BC Publishers Welcome the Extension of the Book Publishing Tax Credit in the British Columbia Budget 2012

February 21st, 2012

At a time of enormous upheaval and uncertainty in the book industry, the Liberal government has provided one measure of stability for 23 BC owned- and controlled- publishing companies. Today’s budget confirms the renewal of the Book Publishing Tax Credit for five more years, news that will allow the province’s creative industry to continue to innovate and thrive in this transformative era.

“The BPTC has allowed the book industry in British Columbia to compete with our colleagues in other jurisdictions, grow and diversify our companies, provide jobs, and undertake the important work of reflecting who we are as Canadians and British Columbians through the books we produce,” stated Association of Book Publishers of BC President Robert Ballantyne. “This is good news for British Columbians.”

The BPTC was first introduced in 2003 to stabilize the book publishing industry in BC and allow it to become more competitive. In the intervening years increased concentration in book retailing and the loss of so many independents, has created an enormously challenging retail environment for book publishers. Despite this handicap, the BPTC contributed to growth in the industry as BC publishers consolidated and found new markets at home and abroad. Recently, the development of a range of e-reading devices at affordable prices has led to more positive transformation in the industry. BC publishers, assisted by the Province’s investment, were some of the first out of the gate in Canada creating eBooks for e-retailers and libraries.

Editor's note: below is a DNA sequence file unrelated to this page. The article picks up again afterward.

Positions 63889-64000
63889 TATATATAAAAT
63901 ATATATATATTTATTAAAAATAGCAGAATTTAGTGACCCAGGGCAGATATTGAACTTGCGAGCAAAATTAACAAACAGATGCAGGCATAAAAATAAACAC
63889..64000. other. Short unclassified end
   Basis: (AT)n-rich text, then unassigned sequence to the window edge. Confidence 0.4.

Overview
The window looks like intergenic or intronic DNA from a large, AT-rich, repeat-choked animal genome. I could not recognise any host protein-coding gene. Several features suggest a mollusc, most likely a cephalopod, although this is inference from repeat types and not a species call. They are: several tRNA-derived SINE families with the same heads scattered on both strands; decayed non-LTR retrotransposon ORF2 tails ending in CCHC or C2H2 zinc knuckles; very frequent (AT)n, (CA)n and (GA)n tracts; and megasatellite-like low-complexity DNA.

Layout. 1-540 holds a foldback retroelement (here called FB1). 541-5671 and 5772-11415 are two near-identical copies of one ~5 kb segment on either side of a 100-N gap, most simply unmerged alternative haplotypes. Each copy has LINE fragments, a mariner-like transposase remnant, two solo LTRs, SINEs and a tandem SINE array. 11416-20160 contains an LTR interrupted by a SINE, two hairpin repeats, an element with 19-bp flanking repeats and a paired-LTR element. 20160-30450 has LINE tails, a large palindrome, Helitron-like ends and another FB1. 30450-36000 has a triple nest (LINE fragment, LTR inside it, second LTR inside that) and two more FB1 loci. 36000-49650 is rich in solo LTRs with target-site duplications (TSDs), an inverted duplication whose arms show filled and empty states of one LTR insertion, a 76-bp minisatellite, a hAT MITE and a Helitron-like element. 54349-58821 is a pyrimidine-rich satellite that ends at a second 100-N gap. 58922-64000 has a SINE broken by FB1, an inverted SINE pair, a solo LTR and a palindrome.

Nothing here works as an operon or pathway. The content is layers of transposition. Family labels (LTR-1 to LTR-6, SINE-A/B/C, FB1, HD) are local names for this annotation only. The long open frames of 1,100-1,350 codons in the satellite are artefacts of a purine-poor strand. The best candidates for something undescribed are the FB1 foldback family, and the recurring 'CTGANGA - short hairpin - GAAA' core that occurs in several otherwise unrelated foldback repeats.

BC book publishers produce over 1,500 titles a year, most of them by BC authors. The largest English-language, Canadian-owned trade publisher in the country, D & M Publishers Inc, is based here and BC publishers are known around the world for the quality of their books in all genres including children’s, aboriginal, educational, scholarly, literary and self-help books. Recently a book from BC publisher Douglas & McIntyre won CBC’s Canada Reads with Something Fierce: Memoirs of a Revolutionary Daughter by Carmen Aguirre and BC’s Greystone Books/David Suzuki Foundation won the BC National Award for Canadian Non-Fiction for Eating Dirt: Deep Forests, Big Timber, and Life with the Tree-Planting Tribe by Charlotte Gill.

At a time of restraint, BC publishers are pleased that this government recognizes the economic, educational and cultural value of books in the lives of the province’s citizens and communities.